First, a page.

An update to this answer is now in the node-postgres FAQ. The following works: client.query("SELECT * FROM stooges WHERE name = ANY ($1)", [ ['larry', 'curly', 'moe'] ], ...); See here: github.com/brianc/node-postgres/wiki/… Oct 14, 2016 at 16:41
  • 5
    @SandeepSinghRana I don't see how this is vulnerable to SQL injection. The query string being built is guaranteed to be of the form SELECT id ... IN ($1, $2, ... $N) which admits no possibility of injection -- it's just a $-parameterized query ready to be populated. (We never add actual query values to the string!) Then population of actual value occurs via the library, which is by nature immune to SQL injection (unless there's a serious bug in the library).
    – apsillers
    May 6, 2020 at 16:49
43

The best solution I've found has been to use the ANY function with Postgres' array coercion. This lets you match a column with an arbitrary array of values as if you had written out col IN (v1, v2, v3). This is the approach in pero's answer but here I show that the performance of ANY is the same as IN.

Query

Your query should look like:

SELECT * FROM table WHERE id = ANY($1::int[])

That bit at the end that says $1::int[] can be changed to match the type of your "id" column. For example, if the type of your IDs is uuid, you'd write $1::uuid[] to coerce the argument to an array of UUIDs. See here for the list of Postgres datatypes.

This is simpler than writing code to construct a query string and is safe against SQL injections.

Example

With node-postgres, a complete JavaScript example looks like:

var pg = require('pg');

var client = new pg.Client('postgres://username:password@localhost/database');
client.connect(function(err) {
  if (err) {
    throw err;
  }

  var ids = [23, 65, 73, 99, 102];
  client.query(
    'SELECT * FROM table WHERE id = ANY($1::int[])',
    [ids],  // array of query arguments
    function(err, result) {
      console.log(result.rows);
    }
  );
});

Performance

One of the best ways to understand the performance of a SQL query is to look at how the database processes it. The sample table has about 400 rows and a primary key called "id" of type text.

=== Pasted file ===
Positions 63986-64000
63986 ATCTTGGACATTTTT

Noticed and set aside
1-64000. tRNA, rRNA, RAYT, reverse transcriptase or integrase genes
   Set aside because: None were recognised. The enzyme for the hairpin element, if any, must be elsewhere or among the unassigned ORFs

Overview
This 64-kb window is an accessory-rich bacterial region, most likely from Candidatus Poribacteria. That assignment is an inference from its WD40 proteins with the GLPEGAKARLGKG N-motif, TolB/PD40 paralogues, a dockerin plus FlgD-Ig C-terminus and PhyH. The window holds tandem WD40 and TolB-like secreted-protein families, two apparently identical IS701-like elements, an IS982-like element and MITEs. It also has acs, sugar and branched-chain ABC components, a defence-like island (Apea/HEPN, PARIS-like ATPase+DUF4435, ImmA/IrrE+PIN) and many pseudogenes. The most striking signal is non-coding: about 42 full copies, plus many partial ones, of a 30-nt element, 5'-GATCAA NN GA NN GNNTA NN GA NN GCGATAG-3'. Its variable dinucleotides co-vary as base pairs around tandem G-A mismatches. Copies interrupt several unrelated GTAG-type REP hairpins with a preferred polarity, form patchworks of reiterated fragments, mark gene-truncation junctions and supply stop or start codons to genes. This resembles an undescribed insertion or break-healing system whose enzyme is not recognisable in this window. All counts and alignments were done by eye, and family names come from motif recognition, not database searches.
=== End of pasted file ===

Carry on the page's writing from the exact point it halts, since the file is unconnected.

EXPLAIN SELECT * FROM tests WHERE id = ANY('{"test-a", "test-b"}');
EXPLAIN SELECT * FROM tests WHERE id IN ('test-a', 'test-b');

In both cases, Postgres reported the same query plan:

Bitmap Heap Scan on tests  (cost=8.56..14.03 rows=2 width=79)
  Recheck Cond: (id = ANY ('{test-a,test-b}'::text[]))
  ->  Bitmap Index Scan on tests_pkey  (cost=0.00..8.56 rows=2 width=0)
        Index Cond: (id = ANY ('{test-a,test-b}'::text[]))

You might see a different query plan depending on the size of your table, where there's an index, and your query. But for queries like the ones above, ANY and IN are processed the same way.

1
22

Using pg-promise, this works well via the CSV Filter (comma-separated values):

const values = [1, 2, 3, 4];

db.any('SELECT * FROM table WHERE id IN ($1:csv)', [values])
    .then(data => {
        console.log(data);
    })
    .catch(error => {
        console.log(error);
    });

And to address the concern about various data types, :csv modifier serializes the array into csv, while converting all values into their proper PostgreSQL format, according to their JavaScript type, even supporting the Custom Type Formatting.

And if you have mixed-type values like this: const values = [1, 'two', null, true], you still will get the correctly escaped SQL:

SELECT * FROM table WHERE id IN (1, 'two', null, true)

UPDATE

From v7.5.1, pg-promise started supporting :list as an interchangeable alias for the :csv filter:

db.any('SELECT * FROM table WHERE id IN ($1:list)', [values])
1
0

Another possible solution is to use the UNNEST function like this:

 var ids = [23, 65, 73, 99, 102];
 var strs = ['bar', 'tar', 'far']
 client.query(
   'SELECT * FROM table WHERE id IN(SELECT(UNNEST($1))',
    [ids],  // array of query arguments
    function(err, result) {
       console.log(result.rows);
    }
);
client.query(
   'SELECT * FROM table WHERE id IN(SELECT(UNNEST($1))',
    [strs],  // array of query arguments
    function(err, result) {
       console.log(result.rows);
    }
);

I've used this in a stored procedure and it works fine. Believe it should work also from node-pg code.

You can read about the UNNEST function here.

1
  • 1
    This seems like a huge overkill, compared to the id = ANY($1) solutions
    – lanzz
    Mar 26, 2015 at 12:11
0

Another posible solution is for example for REST API in NODE JS:

var name = req.body;//Body is a objetc that has properties for example provinces
var databaseRB = "DATABASENAME"
var conStringRB = "postgres://"+username+":"+password+"@"+host+"/"+databaseRB; 

var filter_query = "SELECT row_to_json(fc) FROM ( SELECT 'FeatureCollection' As type, array_to_json(array_agg(f)) As features FROM (SELECT 'Feature' As type, ST_AsGeoJSON(lg.geom)::json As geometry, row_to_json((parameters) As properties FROM radiobases As lg WHERE lg.parameter= ANY($1) )As f) As fc";

var client = new pg.Client(conStringRB);
client.connect();
var query = client.query(new Query(filter_query,[name.provinces]));
query.on("row", function (row, result) {
  result.addRow(row);
});
query.on("end", function (result) {
 var data = result.rows[0].row_to_json
   res.json({
     title: "Express API",
     jsonData: data
     });
});

Keep in mind that any type of array can be used

0

i tried this and worked without casting to int[ ]. using node-postgres with major version 8

var q = client.query('SELECT Id FROM MyTable WHERE Id = ANY($1)',[ids]);
-3

The idea generally:

var invals = [1,2,3,4], cols = [...fields];
var setvs = vs => vs.map(v=> '$'+ (values.push(v))  ).join();

var values = [];
var text = 'SELECT '+ setvs(cols) +' FROM table WHERE id IN (' + setvs(invals) +')';